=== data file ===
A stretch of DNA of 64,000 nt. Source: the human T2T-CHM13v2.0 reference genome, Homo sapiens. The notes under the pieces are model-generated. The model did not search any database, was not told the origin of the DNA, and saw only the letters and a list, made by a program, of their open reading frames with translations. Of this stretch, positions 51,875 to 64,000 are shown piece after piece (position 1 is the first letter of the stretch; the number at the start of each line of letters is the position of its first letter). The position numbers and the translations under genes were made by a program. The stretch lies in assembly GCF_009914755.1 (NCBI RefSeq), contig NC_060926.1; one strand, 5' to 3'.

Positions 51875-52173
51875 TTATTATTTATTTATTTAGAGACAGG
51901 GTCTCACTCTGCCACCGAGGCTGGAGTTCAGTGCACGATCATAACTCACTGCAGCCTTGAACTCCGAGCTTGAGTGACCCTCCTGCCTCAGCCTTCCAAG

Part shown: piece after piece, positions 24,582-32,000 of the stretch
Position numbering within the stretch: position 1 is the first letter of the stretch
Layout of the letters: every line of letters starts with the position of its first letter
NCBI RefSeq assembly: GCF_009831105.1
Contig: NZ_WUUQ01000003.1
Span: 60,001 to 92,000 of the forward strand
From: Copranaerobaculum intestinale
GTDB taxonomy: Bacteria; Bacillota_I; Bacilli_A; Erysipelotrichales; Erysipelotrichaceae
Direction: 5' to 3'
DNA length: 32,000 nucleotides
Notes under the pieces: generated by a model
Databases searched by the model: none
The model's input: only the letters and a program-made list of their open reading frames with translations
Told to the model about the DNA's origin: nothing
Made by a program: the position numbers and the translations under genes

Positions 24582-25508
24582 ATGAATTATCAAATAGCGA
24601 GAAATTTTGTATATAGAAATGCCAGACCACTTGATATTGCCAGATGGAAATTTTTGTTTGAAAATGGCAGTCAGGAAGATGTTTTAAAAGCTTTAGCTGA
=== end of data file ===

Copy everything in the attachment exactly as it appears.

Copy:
A stretch of DNA of 64,000 nt. Source: the human T2T-CHM13v2.0 reference genome, Homo sapiens. The notes under the pieces are model-generated. The model did not search any database, was not told the origin of the DNA, and saw only the letters and a list, made by a program, of their open reading frames with translations. Of this stretch, positions 51,875 to 64,000 are shown piece after piece (position 1 is the first letter of the stretch; the number at the start of each line of letters is the position of its first letter). The position numbers and the translations under genes were made by a program. The stretch lies in assembly GCF_009914755.1 (NCBI RefSeq), contig NC_060926.1; one strand, 5' to 3'.

Positions 51875-52173
51875 TTATTATTTATTTATTTAGAGACAGG
51901 GTCTCACTCTGCCACCGAGGCTGGAGTTCAGTGCACGATCATAACTCACTGCAGCCTTGAACTCCGAGCTTGAGTGACCCTCCTGCCTCAGCCTTCCAAG

Part shown: piece after piece, positions 24,582-32,000 of the stretch
Position numbering within the stretch: position 1 is the first letter of the stretch
Layout of the letters: every line of letters starts with the position of its first letter
NCBI RefSeq assembly: GCF_009831105.1
Contig: NZ_WUUQ01000003.1
Span: 60,001 to 92,000 of the forward strand
From: Copranaerobaculum intestinale
GTDB taxonomy: Bacteria; Bacillota_I; Bacilli_A; Erysipelotrichales; Erysipelotrichaceae
Direction: 5' to 3'
DNA length: 32,000 nucleotides
Notes under the pieces: generated by a model
Databases searched by the model: none
The model's input: only the letters and a program-made list of their open reading frames with translations
Told to the model about the DNA's origin: nothing
Made by a program: the position numbers and the translations under genes

Positions 24582-25508
24582 ATGAATTATCAAATAGCGA
24601 GAAATTTTGTATATAGAAATGCCAGACCACTTGATATTGCCAGATGGAAATTTTTGTTTGAAAATGGCAGTCAGGAAGATGTTTTAAAAGCTTTAGCTGA